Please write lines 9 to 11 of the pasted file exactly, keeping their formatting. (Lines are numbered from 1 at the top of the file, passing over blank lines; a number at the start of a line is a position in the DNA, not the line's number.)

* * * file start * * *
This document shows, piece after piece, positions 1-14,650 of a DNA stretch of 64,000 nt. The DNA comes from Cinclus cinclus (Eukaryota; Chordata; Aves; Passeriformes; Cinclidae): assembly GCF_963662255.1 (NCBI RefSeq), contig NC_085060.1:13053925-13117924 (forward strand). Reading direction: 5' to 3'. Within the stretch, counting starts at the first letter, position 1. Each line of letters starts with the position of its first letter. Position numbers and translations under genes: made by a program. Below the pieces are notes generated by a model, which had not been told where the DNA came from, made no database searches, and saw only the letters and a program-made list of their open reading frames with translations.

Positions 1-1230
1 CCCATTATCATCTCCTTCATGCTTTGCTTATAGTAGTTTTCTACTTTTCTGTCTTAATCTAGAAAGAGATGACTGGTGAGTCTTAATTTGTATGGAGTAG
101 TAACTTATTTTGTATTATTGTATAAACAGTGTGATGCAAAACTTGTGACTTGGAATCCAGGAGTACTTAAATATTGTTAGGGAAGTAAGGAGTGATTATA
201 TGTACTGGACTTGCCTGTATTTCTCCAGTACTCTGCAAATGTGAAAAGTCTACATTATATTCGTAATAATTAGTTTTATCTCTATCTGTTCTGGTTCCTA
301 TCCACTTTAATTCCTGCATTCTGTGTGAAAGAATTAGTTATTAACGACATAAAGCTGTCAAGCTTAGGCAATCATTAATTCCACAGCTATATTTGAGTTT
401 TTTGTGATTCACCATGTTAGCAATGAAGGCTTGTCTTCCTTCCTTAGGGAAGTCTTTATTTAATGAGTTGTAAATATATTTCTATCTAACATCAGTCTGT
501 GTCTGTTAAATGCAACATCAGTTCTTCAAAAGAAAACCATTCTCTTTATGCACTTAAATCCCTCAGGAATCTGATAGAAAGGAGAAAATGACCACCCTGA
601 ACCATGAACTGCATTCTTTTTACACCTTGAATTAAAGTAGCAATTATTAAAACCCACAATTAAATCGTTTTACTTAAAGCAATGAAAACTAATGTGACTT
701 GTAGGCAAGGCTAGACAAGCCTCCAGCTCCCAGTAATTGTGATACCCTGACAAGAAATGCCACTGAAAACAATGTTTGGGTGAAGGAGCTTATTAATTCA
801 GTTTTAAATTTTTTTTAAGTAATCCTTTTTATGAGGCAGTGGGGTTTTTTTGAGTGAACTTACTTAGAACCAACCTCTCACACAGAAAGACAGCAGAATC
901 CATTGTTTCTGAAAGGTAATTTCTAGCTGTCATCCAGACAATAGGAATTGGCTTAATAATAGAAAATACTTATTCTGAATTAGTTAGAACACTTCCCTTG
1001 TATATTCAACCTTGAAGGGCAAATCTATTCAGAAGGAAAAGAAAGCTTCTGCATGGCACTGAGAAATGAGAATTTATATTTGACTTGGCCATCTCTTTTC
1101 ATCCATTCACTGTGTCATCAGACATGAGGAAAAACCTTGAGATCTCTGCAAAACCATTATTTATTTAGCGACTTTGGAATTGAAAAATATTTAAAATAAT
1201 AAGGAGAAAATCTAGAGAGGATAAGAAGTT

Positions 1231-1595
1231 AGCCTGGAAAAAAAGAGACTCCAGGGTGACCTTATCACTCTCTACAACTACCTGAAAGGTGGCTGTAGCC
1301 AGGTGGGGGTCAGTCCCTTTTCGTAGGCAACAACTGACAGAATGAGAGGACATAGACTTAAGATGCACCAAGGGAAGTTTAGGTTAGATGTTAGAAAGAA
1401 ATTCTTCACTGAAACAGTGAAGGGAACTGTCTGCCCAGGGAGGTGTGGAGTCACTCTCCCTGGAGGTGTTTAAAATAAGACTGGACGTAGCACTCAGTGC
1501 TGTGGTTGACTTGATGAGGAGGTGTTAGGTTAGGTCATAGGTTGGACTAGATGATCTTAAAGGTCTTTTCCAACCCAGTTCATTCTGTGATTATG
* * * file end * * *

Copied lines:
601 ACCATGAACTGCATTCTTTTTACACCTTGAATTAAAGTAGCAATTATTAAAACCCACAATTAAATCGTTTTACTTAAAGCAATGAAAACTAATGTGACTT
701 GTAGGCAAGGCTAGACAAGCCTCCAGCTCCCAGTAATTGTGATACCCTGACAAGAAATGCCACTGAAAACAATGTTTGGGTGAAGGAGCTTATTAATTCA
801 GTTTTAAATTTTTTTTAAGTAATCCTTTTTATGAGGCAGTGGGGTTTTTTTGAGTGAACTTACTTAGAACCAACCTCTCACACAGAAAGACAGCAGAATC